Protestors carry inflatable angry emoji to greet Facebook shareholders at their annual meeting

Facebook has come under fire over Russian meddling in the 2016 U.S. presidential election.

Protesters carrying an inflatable angry emoji plan to greet shareholders of Facebook Inc as they gather for the company’s annual meeting on Thursday, the latest sign of its struggle to shake off user privacy scandals and rein in fake news and hate speech.

Companies have pulled out from advertising on Facebook. Reuters.

Companies have pulled out from advertising on Facebook. Reuters.

The social media giant will again face demands for reform at Thursday’s meeting, including shareholder proposals that call for revamping the company’s voting structure and ousting Chief Executive Officer Mark Zuckerberg as chairman.

The measures have little chance of succeeding, as a dual-class share structure gives Zuckerberg and other insiders control of about 58% of the votes. And many investors have shrugged off the scandals swirling around the company, as it has beaten Wall Street’s estimates for revenue growth and continues to add users globally.

But even though the votes are largely symbolic, they are still seen as a useful barometer of investor sentiment about how well the social media icon is coping with unprecedented challenges to its hands-off approach to content.

Last year, about 83% of shares held by outside investors voted for a proposal that would have the company move to a structure of one vote per share and do away with the supermajority shares.

A coalition of activist groups have urged big investors to reject Zuckerberg’s nomination to the board this year, saying Facebook has failed to protect users, especially racial and religious minorities.

Led by consumer group Majority Action and civil rights advocate Color of Change, they gathered 125,000 signatures on a petition targeting BlackRock Inc, one of Facebook’s biggest outside investors.

BlackRock’s funds backed all of Facebook’s director nominees last year, but also voted for two shareholder proposals that would have reorganized Facebook’s governance structure.

“Facebook has consistently proven its lack of care for its users and is ever more closely associated with the proliferation of racism and hate online,” said Lisa Lindsley, capital markets advisor at SumOfUs, another group in the activist coalition and the one responsible for the 8-foot (2.5-meter) inflatable angry emoji.

“Its latest actions to limit the consequences are too little and far too late,” she said, noting the live-streaming on Facebook of the shooting that killed 51 people worshipping at two Christchurch mosques in New Zealand.

BlackRock declined to comment on the petition, with a spokesman saying it did not preview votes or comment on specific companies.

Under Scrutiny

Facebook has been under scrutiny from regulators and shareholders since last year, when reporting revealed that the data of some 87 million users had been shared with now-defunct political data firm Cambridge Analytica.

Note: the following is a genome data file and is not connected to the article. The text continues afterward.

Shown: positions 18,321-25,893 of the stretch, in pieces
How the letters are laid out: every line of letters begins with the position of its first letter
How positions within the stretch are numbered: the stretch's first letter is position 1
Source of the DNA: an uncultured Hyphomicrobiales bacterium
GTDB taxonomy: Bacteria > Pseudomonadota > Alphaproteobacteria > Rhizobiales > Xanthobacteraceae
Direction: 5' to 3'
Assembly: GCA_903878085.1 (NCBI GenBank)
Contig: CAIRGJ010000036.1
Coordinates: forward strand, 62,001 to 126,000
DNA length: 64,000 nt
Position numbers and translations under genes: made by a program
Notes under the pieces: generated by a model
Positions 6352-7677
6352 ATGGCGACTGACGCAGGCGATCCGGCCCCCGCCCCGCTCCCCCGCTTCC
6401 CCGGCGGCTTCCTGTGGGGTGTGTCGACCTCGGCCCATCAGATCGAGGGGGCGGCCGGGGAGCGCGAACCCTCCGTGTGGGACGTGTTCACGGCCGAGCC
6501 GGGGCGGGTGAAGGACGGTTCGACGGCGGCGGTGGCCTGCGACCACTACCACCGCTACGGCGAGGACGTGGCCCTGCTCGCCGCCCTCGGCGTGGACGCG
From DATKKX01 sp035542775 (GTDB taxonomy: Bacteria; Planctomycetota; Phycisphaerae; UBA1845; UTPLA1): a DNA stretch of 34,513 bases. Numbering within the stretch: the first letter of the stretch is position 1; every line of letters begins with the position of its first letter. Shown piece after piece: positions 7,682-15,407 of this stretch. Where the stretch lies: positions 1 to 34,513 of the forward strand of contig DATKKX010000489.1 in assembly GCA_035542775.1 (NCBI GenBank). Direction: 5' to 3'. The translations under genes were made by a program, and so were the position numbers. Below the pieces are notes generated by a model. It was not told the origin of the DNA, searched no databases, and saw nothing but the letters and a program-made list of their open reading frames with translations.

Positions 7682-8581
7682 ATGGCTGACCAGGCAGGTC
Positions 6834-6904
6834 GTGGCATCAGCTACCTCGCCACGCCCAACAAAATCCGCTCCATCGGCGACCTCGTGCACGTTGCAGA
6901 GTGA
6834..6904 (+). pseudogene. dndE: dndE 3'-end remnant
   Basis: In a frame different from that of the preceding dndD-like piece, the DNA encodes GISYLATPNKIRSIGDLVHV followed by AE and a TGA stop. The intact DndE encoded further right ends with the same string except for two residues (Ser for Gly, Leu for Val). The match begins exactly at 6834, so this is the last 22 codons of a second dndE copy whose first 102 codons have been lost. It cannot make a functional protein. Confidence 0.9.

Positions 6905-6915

The company has also come under fire over Russian meddling in the 2016 U.S. presidential election, which used social media to spread disinformation, and its frequently shifting policies around which content is permitted on its platform.

U.S. House Speaker Nancy Pelosi criticized the company on Wednesday, saying she was no longer willing to give Facebook the benefit of the doubt on Russia after it refused to remove a heavily edited video that attempted to make her look incoherent.

“I thought it was unwittingly, but clearly they wittingly were accomplices and enablers of false information to go across Facebook,” she said.

The comments raise the specter of harsher action in Congress against Facebook. Pelosi has previously warned that Section 230 of the Communications Decency Act, which shields tech companies from legal liability for content created by their users, was a “gift” that had been abused and could be reconsidered.

Investors do not seem worried.

The company’s stock jumped 10 percent after its last earnings report, even as it announced it was setting aside up to $5 billion for what could be the largest civil penalty ever paid to the Federal Trade Commission, which has been investigating Facebook over alleged privacy violations.

One of Facebook’s largest fund investors, William Danoff of the $123 billion Fidelity Contrafund, did not mention any of Facebook’s privacy issues in his most in his most recent quarterly commentary to investors.

He wrote only that, as his portfolio’s second-largest holding, Facebook “appeals to us based on growth in its various apps and revenue from advertisers that want to reach the firm’s enormous base of daily active users.”

Danoff has been a long-time backer of Facebook and previously indicated he was satisfied with the company’s reform efforts to date.

Among other top Facebook investors, last year Vanguard Group Inc withheld support from Zuckerberg and Sandberg, and backed a measure to reform Facebook’s voting structure.

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